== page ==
Case Closed: A ‘Laura’ Onstage Is a ‘Laura’ Unrealized


Vera Caspary’s murder mystery, “Laura,” has retained a curious staying power since it first appeared as a novel in the early 1940s.

Otto Preminger’s film version, with Gene Tierney, Dana Andrews and a caustically snaky Clifton Webb, is the “Laura” everyone knows and keeps coming back to. It remains the definitive early film noir; it played last summer at downtown Los Angeles’ Orpheum Theatre to a packed house; artist Cindy Sherman has cited it as one of her key influences.

But what about “Laura,” the play? Riding the wave of the novel’s success, Caspary made a stab at a stage version of her tale in 1943, a year before the movie. Now, it’s perhaps as obscure as the film is iconic, and a look at a rare revival at the Camino Real Playhouse explains why.


Constrained to the time and space of the stage, Caspary wastes no time establishing that A) Laura Hunt, alluring siren to New York’s rich and famous, has been murdered, and B) Det. Mark McPherson (Ian Downs) is in love with her wall portrait.

Almost as quickly, McPherson is faced with a gaggle of suspects: Laura’s fidgety Southern fiance, Shelby (Brian Ramian); Laura’s Svengali-like patron of connoisseurship, Waldo Lydecker (Brian J. Page); an overzealous Danny (Patrick O’Connell), the apartment manager’s son in puppy love with Laura--which only proves that every red-blooded male can’t help but swoon for Laura.

“Laura,” of course, isn’t about what happened to Laura, but who the murderer is. In this main respect, the play--though strikingly different overall--closely resembles the screen version, which is a far superior adaptation by Jay Dratler, Samuel Hoffenstein and Betty Reinhardt.

While Tierney’s Laura doesn’t appear until nearly two-thirds of the way through the film, Vitina Napoli, as the mystery woman, appears early on. Soon, we can feel Caspary chafing under the inability--unlike the novel and film--to flash back in time and establish the curiously dependent, nonerotic passion between Waldo and Laura, and the older man’s building frustration as he faces a parade of young men wooing his princess.

Caspary makes several critical flubs here, which demonstrates how much more skilled Agatha Christie was with similar material. While the film and novel, for instance, allow us to see Waldo’s decadence (as a Winchell-like columnist, he writes in his bathtub), in the play he must tell Mark of his decadent, low views of the rest of humanity.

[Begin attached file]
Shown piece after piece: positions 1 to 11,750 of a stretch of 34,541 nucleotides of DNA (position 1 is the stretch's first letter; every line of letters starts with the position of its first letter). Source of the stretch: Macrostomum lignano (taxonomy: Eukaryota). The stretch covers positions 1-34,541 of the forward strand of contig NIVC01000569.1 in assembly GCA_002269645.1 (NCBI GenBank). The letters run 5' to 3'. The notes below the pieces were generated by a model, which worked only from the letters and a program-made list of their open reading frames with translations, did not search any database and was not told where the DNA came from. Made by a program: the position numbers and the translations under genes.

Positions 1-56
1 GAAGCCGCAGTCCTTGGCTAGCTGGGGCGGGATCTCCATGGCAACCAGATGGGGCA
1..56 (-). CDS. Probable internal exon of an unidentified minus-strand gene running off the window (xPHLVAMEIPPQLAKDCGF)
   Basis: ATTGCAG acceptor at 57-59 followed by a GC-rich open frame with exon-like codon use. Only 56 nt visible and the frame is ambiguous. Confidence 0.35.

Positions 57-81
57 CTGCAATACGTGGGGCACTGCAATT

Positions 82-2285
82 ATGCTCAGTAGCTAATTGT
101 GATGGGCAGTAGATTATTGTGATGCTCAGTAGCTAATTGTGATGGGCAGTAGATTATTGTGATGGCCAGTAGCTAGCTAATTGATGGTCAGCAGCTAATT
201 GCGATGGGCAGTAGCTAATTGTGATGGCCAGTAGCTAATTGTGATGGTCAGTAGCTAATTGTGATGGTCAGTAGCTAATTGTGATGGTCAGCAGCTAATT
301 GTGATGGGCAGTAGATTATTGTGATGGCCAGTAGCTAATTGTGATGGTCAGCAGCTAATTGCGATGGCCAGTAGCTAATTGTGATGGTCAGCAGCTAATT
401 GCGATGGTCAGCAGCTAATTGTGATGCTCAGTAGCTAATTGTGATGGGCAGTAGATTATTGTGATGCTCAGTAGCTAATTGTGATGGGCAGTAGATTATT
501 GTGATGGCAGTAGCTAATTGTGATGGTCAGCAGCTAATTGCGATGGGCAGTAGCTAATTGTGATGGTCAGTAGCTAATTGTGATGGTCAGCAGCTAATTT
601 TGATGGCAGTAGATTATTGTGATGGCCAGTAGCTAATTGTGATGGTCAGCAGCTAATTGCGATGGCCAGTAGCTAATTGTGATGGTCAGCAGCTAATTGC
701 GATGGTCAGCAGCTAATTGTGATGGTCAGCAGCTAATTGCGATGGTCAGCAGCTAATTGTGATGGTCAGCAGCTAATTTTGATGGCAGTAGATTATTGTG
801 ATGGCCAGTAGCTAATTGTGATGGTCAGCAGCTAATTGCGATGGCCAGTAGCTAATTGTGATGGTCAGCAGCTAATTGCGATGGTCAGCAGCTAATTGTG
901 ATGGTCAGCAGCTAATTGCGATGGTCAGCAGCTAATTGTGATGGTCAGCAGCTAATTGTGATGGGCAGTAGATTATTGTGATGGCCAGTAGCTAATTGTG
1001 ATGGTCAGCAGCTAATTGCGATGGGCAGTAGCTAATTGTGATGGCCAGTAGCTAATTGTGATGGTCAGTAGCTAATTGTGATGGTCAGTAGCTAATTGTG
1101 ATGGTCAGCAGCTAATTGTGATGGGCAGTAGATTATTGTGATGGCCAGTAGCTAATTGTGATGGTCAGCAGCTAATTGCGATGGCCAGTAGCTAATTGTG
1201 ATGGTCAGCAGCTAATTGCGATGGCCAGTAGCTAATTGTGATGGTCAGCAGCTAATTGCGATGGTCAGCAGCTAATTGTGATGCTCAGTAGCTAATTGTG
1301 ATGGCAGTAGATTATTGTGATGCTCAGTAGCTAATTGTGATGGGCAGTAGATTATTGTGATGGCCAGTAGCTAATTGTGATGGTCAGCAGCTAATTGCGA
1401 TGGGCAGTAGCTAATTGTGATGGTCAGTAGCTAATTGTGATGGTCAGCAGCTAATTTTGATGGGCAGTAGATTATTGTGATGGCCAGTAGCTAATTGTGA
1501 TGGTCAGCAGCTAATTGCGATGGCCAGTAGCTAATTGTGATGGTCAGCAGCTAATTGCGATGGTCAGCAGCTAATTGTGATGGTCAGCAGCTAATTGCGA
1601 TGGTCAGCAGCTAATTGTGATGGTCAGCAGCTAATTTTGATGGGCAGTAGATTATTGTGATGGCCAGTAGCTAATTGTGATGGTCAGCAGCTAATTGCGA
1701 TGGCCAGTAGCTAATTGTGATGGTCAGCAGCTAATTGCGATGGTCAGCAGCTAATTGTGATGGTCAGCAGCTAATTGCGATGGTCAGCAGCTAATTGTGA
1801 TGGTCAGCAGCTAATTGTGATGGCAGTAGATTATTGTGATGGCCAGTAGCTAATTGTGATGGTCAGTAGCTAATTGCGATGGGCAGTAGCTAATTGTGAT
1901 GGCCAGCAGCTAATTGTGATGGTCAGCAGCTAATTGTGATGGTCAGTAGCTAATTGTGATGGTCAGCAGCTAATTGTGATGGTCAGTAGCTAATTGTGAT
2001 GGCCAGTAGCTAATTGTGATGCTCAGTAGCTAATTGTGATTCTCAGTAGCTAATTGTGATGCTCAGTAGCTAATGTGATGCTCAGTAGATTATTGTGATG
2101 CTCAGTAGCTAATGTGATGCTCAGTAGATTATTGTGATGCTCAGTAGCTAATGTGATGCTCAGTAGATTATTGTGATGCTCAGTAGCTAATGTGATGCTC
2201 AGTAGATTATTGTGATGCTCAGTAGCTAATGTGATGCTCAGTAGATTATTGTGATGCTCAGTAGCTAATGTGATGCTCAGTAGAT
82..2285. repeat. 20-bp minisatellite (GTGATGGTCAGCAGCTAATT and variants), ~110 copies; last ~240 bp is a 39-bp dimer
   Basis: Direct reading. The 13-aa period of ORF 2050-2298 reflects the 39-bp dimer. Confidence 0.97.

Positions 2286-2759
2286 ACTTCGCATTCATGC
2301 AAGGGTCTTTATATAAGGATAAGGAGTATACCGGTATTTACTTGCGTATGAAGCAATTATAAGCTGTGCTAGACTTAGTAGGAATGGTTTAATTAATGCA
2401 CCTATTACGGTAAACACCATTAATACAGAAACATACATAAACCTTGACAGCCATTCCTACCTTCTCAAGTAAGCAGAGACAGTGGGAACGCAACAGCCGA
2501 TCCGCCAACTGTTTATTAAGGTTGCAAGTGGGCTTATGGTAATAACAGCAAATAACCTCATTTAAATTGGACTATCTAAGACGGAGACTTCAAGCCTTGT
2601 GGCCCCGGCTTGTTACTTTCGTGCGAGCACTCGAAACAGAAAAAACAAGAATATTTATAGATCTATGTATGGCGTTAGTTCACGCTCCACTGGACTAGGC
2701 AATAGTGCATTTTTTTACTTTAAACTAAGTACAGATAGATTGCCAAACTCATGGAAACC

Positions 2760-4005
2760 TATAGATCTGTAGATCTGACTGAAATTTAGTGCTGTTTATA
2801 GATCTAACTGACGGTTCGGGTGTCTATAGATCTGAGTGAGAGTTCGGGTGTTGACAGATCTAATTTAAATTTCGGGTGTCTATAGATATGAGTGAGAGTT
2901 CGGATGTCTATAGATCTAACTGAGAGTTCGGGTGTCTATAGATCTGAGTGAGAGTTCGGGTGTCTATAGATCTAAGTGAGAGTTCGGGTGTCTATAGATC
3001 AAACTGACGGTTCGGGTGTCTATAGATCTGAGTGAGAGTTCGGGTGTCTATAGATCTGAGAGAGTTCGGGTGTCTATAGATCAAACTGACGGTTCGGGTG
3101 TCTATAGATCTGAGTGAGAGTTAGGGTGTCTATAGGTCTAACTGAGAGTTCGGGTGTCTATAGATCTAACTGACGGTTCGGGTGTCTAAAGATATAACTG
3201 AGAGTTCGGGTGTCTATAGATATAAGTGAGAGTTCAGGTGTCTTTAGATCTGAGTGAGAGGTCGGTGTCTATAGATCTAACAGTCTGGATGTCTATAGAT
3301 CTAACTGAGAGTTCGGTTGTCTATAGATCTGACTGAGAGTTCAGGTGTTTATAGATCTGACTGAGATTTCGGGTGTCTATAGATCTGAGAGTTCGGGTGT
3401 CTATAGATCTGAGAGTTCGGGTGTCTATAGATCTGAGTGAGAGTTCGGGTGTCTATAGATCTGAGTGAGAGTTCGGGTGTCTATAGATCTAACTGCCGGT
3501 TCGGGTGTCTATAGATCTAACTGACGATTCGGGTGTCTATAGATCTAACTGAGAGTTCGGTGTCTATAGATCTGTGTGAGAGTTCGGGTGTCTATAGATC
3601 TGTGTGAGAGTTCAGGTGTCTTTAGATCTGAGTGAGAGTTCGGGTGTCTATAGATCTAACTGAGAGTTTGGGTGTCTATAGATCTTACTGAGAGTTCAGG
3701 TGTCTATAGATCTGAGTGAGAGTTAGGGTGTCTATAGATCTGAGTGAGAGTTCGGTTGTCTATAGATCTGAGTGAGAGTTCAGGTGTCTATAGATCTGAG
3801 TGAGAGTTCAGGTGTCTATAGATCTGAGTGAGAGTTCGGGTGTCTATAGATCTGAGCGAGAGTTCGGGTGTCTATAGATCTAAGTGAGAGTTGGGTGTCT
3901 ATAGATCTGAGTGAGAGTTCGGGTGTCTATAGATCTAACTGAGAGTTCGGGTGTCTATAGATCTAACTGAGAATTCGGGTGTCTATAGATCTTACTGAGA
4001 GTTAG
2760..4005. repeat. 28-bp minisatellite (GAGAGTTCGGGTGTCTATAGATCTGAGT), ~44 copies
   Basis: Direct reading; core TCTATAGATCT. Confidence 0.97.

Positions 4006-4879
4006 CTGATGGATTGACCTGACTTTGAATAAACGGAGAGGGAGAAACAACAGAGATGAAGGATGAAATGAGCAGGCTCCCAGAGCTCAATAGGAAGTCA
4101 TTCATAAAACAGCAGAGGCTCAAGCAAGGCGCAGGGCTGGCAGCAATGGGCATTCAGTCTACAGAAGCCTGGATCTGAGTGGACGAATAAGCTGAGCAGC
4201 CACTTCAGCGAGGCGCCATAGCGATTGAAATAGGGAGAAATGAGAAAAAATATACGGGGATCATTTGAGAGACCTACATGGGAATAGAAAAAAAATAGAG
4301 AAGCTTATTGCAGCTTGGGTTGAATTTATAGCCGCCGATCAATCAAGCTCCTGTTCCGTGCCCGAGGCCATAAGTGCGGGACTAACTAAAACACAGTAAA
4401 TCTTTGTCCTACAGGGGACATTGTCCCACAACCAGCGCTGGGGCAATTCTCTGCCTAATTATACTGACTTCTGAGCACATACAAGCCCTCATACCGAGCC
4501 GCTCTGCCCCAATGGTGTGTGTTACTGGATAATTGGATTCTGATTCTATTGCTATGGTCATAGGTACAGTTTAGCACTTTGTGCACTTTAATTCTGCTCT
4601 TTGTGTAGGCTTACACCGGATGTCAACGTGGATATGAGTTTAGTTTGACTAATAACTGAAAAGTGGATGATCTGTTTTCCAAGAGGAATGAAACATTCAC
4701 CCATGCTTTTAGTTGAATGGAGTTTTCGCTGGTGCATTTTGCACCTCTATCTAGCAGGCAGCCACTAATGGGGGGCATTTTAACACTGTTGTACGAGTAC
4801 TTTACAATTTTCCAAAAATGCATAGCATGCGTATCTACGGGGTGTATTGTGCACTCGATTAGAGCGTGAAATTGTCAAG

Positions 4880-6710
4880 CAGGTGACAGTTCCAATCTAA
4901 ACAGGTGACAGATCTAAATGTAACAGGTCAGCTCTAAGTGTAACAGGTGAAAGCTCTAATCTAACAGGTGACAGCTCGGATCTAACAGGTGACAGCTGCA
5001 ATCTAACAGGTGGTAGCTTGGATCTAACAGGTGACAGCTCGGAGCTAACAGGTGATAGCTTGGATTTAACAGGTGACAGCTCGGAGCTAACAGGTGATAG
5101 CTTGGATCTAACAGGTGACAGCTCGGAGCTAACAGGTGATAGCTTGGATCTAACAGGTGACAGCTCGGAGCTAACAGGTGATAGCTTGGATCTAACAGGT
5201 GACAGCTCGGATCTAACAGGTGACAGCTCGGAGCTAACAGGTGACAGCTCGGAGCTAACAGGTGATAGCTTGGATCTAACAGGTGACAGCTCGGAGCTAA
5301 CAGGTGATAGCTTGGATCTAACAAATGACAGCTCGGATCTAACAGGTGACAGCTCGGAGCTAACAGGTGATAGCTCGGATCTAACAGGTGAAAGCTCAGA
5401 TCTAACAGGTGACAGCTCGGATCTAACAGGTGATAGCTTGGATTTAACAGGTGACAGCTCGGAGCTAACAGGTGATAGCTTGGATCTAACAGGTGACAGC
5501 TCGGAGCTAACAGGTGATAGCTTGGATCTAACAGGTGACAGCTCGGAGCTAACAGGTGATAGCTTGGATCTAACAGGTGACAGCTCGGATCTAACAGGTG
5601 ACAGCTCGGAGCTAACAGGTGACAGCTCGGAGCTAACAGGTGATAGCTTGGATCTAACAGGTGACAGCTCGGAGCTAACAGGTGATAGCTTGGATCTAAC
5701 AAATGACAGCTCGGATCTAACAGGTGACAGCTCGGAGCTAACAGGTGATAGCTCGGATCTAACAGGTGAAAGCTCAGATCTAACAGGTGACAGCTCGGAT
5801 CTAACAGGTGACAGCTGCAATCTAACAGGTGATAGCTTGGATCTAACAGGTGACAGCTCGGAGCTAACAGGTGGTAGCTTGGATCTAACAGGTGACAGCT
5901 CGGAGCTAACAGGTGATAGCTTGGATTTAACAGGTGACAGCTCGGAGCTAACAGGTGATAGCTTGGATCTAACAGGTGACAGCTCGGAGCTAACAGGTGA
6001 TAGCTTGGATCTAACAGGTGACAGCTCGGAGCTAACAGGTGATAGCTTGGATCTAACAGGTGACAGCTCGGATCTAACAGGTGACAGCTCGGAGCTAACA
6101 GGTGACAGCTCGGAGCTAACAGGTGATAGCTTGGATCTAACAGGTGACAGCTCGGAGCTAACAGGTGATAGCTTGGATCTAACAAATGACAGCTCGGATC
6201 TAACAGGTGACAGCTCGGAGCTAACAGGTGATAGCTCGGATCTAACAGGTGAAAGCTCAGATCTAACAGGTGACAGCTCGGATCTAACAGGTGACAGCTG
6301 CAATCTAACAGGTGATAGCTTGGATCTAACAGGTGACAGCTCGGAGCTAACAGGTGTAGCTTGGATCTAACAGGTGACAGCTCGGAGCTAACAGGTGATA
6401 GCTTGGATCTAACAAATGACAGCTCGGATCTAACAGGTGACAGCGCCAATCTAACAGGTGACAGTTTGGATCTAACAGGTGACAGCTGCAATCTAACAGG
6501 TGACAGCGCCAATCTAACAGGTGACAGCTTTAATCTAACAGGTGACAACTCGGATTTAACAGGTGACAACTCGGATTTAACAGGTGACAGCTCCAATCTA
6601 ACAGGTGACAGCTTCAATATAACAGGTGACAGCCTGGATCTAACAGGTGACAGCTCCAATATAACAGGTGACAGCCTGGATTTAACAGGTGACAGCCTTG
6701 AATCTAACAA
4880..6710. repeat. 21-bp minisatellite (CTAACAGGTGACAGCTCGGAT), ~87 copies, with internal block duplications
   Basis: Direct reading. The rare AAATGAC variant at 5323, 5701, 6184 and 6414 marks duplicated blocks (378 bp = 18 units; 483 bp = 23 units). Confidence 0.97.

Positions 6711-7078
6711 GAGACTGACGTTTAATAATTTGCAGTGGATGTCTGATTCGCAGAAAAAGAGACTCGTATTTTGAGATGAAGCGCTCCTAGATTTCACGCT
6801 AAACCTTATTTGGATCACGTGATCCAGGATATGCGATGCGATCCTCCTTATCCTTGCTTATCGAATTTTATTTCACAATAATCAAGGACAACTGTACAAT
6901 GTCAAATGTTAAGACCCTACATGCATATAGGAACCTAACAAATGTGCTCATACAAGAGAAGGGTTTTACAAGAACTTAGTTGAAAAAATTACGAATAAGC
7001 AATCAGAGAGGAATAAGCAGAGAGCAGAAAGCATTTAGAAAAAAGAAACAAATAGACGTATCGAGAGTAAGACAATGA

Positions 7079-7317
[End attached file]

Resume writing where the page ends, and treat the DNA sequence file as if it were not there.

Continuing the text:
Page delivers by far the show’s most accomplished performance, because he plays a portly Waldo down to the bottom of his feet, oozing an aristocratic disgust of people. Page, in sum, fills in what Caspary leaves out.


The play’s other, numerous miscues include a strange insistence on comic relief with the badly written characters of Danny and maid Bessie (Leslie Williams), which results in a lot of shrill acting in this revival directed by Tom Scott. There’s a lack of attention to such details as Ramian’s wavering Southern accent and Page’s awkward breaking of a Chinese vase--indeed, all of the stage action is comically awkward--that simply smacks of under-rehearsal.

Some time and thought, though, went into Joe LaMasa’s Deco-ish black-and-white set, which looks like a New Yorker illustration come to life, and Kimberly Krone’s sleek costumes--the only elements here that really keep us in the period.

By far the most serious problem rests with Napoli, who is much less alluring than she was in this company’s previous production of “Talking With . . .” and Downs, who, despite a solid feel for a ‘40s gumshoe attitude, sounded as if he had cotton balls in his mouth.

Because the Laura-Mark relationship is considerably more emphasized in this version of “Laura” than any other, there must be sparking chemistry with the wavering hint of danger.

There are no sparks here, much less danger. And what’s “Laura” without these?


* “Laura,” Camino Real Playhouse, 31776 El Camino Real, San Juan Capistrano. 8 p.m. Friday-Saturday, 2 p.m. Sunday. $10. Ends Nov. 23. (714) 489-8082. Running time: 2 hours, 20 minutes.

Ian Downs: Mark McPherson

Brian J. Page: Waldo Lydecker

Vitina Napoli: A Girl

Brian Ramian: Shelby Carpenter

Patrick O’Connell: Danny Dorgan

Leslie Williams: Bessie Clary

Joe LaMasa: DiMarco

A Camino Real Playhouse production of Vera Caspary’s murder mystery. Directed by Tom Scott. Set: Joe LaMasa. Costumes: Kimberly Krone. Lights: Phil Blandon.